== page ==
In her present role, Mrs. Lucyk empowers Usuline's teachers to engage students and improve learning through technology. To achieve this goal, she provides leadership, assistance and mentoring to teachers on integrating technology into curriculum. She also helps them create different forms of teaching and learning using technology.
Mrs. Lucyk plays a leadership role on technology in the classroom, introducing teachers to new technology, consulting with them on selecting and applying appropriate resources, as well as demonstrating best practices for technology use. Mrs. Lucyk's work is an integral part of providing Usruline's students with the 21st century skills they need to succeed in our global and interconnected world.
Mrs. Lucyk has been active outside the classroom as well. In 2006, at the request of Mrs. Davidson, Mrs. Lucyk founded Ursuline's chapter of Teenangels, a nationwide program of specially trained teens who promote Internet safety and cyberbullying awareness and prevention.
Prior to teaching at Ursuline, Mrs. Lucyk spent years in the corporate world as a programmer/analyst and as a trainer. She holds a Bachelor's in Mathematics from Fordham University and a Master's in Computer Science from Polytechnic University. Mrs. Lucyk also holds a permanent Teacher Certification from New York State.
One way to engage students is to meet them where they are at. And they are online. Several teachers have begun using the free backchannel platform called Today's Meet.
Mr. Monacelli used backchannel to prepare his 11th grade physics students for a test. He posted questions on the screen, gave 1-3 minutes for all students to type their answers, then all hit the Say button and all the answers appeared on the Smart Board. Mr. Monacelli then was able to quickly look at the answers to see who needed more explanation. Perhaps the most learning took place when at least one student had a wrong answer. She was asked to write the equation on the board, and solve it with help from her classmates. At one point, all of them were stumped. Mr. Monacelli gave them 1 minute to come up with the right answer as a class, and earn 2 extra points on their test the next day. Happily, they arrived at the answer.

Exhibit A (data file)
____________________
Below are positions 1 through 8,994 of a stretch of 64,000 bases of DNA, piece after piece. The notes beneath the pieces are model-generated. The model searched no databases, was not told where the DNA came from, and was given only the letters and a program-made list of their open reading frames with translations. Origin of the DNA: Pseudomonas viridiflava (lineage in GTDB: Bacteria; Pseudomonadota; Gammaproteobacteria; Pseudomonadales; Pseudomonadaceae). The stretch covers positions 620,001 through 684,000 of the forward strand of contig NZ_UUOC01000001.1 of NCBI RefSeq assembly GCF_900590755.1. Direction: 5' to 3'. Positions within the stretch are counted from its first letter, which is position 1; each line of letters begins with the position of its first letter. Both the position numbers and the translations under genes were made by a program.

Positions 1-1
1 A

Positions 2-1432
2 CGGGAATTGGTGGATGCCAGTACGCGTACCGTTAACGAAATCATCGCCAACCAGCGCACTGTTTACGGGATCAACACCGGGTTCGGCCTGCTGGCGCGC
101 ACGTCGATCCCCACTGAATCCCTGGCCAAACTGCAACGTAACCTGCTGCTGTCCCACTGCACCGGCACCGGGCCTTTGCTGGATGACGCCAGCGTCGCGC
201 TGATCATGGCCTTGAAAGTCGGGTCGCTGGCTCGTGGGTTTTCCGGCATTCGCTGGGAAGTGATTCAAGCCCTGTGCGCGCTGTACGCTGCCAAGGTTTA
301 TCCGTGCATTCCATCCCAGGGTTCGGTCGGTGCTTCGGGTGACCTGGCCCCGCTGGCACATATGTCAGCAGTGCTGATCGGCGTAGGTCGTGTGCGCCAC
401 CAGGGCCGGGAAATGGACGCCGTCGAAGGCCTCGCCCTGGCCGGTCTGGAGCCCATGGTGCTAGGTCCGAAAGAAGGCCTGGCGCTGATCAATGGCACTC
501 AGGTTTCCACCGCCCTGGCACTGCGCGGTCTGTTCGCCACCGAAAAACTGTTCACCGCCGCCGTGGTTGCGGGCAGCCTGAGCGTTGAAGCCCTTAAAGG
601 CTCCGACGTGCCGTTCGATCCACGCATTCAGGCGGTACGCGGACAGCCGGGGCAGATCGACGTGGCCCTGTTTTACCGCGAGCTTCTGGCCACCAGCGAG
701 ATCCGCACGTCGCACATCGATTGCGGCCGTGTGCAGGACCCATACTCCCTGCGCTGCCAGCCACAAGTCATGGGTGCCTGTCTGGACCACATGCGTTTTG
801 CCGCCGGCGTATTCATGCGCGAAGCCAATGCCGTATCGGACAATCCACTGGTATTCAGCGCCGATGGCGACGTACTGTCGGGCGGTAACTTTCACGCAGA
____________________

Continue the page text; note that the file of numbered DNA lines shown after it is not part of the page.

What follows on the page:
Mrs. Seiler's 9th grade English class read The Lottery by Shirley Jackson. The next day, Mrs. Seiler used backchanneling to post questions for discussion. There was no time limit. As answers appeared on the Smart Board, some students were inspired by other students' answers. They read each others' answers and learned different points of view about characters, symbols, and traditions in the story. Days later, they clearly recalled the questions and answers. Backchanneling helped them remember the material.
Mrs. LaGumina's 7th grade Italian class uses backchanneling to review vocabulary words. Mrs. LaGumina types a word or phrase to be translated. Then, students type their answers as quickly as possible. The first correct answer wins a point. No disputes arise as all answers are identified by name and time stamp.